Resources:
1 Scholl L, Seth P, Kariisa M, Wilson N, Baldwin G. Drug and Opioid-Involved Overdose Deaths — United States, 2013–2017. MMWR Morb Mortal Wkly Rep 2019;67:1419–1427. DOI: http://dx.doi.org/10.15585/mmwr.mm675152e1 Published January 2019. Accessed June 2019.

2 Centers for Disease Control and Prevention, National Center for Health Statistics. Underlying Cause of Death 1999-2017 on CDC WONDER Online Database, released December, 2018. Data are from the Multiple Cause of Death Files, 1999-2017, as compiled from data provided by the 57 vital statistics jurisdictions through the Vital Statistics Cooperative Program. https://wonder.cdc.gov/ucd-icd10.html Accessed June 2019.

Query Criteria:
Year/Month: 2017
Group By: 15 Leading Causes of Death
Show Totals: Disabled
Show Zero Values: Disabled
Show Suppressed: Disabled
Calculate Rates Per: 100,000
Rate Options: Default intercensal populations for years 2001-2009 (except Infant Age Groups)

3 Centers for Disease Control and Prevention, National Center for Health Statistics. Underlying Cause of Death 1999-2017 on CDC WONDER Online Database, released December, 2018. Data are from the Multiple Cause of Death Files, 1999-2017, as compiled from data provided by the 57 vital statistics jurisdictions through the Vital Statistics Cooperative Program. https://wonder.cdc.gov/ucd-icd10.html Accessed June 2019.

Query Criteria:
Year/Month: 2000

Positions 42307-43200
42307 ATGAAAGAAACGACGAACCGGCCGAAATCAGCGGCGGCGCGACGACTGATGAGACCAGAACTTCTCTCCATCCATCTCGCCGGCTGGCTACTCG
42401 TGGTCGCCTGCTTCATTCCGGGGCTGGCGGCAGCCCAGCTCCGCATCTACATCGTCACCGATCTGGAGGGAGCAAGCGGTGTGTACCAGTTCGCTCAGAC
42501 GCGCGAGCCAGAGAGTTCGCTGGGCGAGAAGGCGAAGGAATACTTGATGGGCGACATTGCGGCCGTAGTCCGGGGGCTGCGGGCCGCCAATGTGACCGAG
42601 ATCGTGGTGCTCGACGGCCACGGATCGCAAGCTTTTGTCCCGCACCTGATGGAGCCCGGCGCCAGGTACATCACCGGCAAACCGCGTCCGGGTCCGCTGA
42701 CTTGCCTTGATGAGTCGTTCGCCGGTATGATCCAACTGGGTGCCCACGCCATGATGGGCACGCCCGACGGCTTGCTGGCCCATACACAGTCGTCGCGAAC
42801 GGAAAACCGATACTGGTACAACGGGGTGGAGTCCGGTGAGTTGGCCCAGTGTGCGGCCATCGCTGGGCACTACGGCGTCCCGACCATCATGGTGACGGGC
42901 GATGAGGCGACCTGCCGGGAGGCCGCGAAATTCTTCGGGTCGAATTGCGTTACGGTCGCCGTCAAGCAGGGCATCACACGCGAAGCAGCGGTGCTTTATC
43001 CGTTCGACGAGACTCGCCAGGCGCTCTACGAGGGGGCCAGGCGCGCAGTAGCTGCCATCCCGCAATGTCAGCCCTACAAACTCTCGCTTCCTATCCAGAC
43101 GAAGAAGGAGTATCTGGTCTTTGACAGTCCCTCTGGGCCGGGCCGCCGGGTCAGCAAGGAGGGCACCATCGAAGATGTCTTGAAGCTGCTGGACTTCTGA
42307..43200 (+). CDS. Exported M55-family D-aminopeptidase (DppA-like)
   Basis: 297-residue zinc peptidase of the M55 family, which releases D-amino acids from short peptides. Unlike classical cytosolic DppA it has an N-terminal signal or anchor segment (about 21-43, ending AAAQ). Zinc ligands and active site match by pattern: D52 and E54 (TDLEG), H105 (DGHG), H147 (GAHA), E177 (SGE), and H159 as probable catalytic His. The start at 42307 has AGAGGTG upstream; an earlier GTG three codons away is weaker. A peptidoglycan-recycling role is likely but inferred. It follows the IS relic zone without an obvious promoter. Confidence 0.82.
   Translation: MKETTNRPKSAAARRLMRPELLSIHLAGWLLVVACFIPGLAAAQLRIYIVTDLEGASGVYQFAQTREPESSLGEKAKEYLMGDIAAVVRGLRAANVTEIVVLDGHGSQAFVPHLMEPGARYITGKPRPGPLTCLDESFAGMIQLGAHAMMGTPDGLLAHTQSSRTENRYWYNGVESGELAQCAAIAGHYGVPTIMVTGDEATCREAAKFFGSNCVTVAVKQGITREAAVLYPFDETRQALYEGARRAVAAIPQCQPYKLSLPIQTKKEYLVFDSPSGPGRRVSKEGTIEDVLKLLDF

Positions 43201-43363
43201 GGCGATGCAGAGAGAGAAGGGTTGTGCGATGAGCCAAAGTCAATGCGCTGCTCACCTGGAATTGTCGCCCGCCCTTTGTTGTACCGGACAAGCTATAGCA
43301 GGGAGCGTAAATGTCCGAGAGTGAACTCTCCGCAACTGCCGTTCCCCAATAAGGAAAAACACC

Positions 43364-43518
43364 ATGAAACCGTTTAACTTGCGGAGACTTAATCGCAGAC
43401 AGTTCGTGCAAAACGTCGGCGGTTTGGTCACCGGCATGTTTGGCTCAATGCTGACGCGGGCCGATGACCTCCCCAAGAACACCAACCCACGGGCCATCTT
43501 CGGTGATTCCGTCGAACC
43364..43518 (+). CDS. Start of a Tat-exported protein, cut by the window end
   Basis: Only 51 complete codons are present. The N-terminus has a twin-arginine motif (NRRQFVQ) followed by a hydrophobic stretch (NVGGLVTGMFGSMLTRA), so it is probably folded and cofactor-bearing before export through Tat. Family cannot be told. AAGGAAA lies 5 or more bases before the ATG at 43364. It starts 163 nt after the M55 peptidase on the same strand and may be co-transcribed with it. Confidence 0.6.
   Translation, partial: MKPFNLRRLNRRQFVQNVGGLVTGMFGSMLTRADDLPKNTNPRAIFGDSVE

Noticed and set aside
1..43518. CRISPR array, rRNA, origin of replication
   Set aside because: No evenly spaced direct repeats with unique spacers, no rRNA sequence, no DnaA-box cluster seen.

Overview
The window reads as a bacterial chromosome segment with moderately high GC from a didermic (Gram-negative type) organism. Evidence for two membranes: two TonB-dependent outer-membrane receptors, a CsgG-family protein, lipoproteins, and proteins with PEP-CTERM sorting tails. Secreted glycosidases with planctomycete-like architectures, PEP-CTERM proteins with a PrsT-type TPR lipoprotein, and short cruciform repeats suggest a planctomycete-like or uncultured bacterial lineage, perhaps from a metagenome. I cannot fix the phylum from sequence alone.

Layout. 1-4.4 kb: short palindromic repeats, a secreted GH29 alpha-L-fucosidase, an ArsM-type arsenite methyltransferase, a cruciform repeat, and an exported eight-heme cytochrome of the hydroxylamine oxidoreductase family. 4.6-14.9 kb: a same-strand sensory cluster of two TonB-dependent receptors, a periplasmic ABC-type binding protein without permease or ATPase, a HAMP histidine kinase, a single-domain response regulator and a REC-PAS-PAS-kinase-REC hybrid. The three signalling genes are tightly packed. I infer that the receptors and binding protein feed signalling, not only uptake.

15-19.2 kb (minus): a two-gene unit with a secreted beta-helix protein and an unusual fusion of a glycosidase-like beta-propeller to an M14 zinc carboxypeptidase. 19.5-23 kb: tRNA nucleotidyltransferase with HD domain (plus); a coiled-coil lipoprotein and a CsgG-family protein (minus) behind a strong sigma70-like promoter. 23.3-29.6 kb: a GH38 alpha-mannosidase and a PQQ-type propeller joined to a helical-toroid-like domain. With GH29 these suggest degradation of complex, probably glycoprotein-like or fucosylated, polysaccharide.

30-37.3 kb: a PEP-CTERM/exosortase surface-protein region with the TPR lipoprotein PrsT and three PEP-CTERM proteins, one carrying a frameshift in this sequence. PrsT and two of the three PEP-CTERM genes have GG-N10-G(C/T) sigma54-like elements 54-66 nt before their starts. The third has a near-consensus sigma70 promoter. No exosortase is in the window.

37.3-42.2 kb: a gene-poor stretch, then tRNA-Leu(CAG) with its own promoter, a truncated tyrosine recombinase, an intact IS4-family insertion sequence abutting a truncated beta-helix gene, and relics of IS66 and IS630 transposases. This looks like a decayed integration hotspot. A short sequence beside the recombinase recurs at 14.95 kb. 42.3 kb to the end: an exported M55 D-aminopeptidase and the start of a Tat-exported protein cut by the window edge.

Group By: 15 Leading Causes of Death
Show Totals: Disabled
Show Zero Values: Disabled
Show Suppressed: Disabled
Calculate Rates Per: 100,000
Rate Options: Default intercensal populations for years 2001-2009 (except Infant Age Groups)

4 Centers for Disease Control and Prevention, National Center for Health Statistics. Underlying Cause of Death 1999-2017 on CDC WONDER Online Database, released December, 2018. Data are from the Multiple Cause of Death Files, 1999-2017, as compiled from data provided by the 57 vital statistics jurisdictions through the Vital Statistics Cooperative Program. https://wonder.cdc.gov/ucd-icd10.html Accessed June 2019.

Query Criteria:
Year/Month: 2000; 2017
Drug/Alcohol Induced Cause; Year
Show Totals: True
Show Zero Values: False
Show Suppressed: False
Calculate Rates Per: 100,000
Rate Options: Default intercensal populations for years 2001-2009 (except Infant Age Groups)

5 American Heart Association. Illegal Drugs and Heart Disease.
https://sitecorestg.heart.org/en/health-topics/consumer-healthcare/illegal-drugs-and-heart-disease
Updated September 2015. Accessed June 2019.

6 Genetic Science Learning Center. How Drugs Can Kill. 
https://learn.genetics.utah.edu/content/addiction/drugskill/
Accessed June 2019.

7 National Institute on Drug Abuse. Opioid Overdose Crisis. https://www.drugabuse.gov/drugs-abuse/opioids/opioid-overdose-crisis 
Updated January 2019. Accessed June 2019.

8 Centers for Disease Control and Prevention. Vital Signs: Demographic and Substance Use Trends Among Heroin Users – United States, 2002-2013. https://www.cdc.gov/mmwr/preview/mmwrhtml/mm6426a3.htm?s_cid=mm6426a3_w
Published July 10, 2015. Accessed June 2019.

9 Bureau of Labor Statistics. Census of Fatal Occupational Injuries Summary, 2017. https://www.bls.gov/news.release/cfoi.nr0.htm
Published December 18, 2018. Accessed June 2019.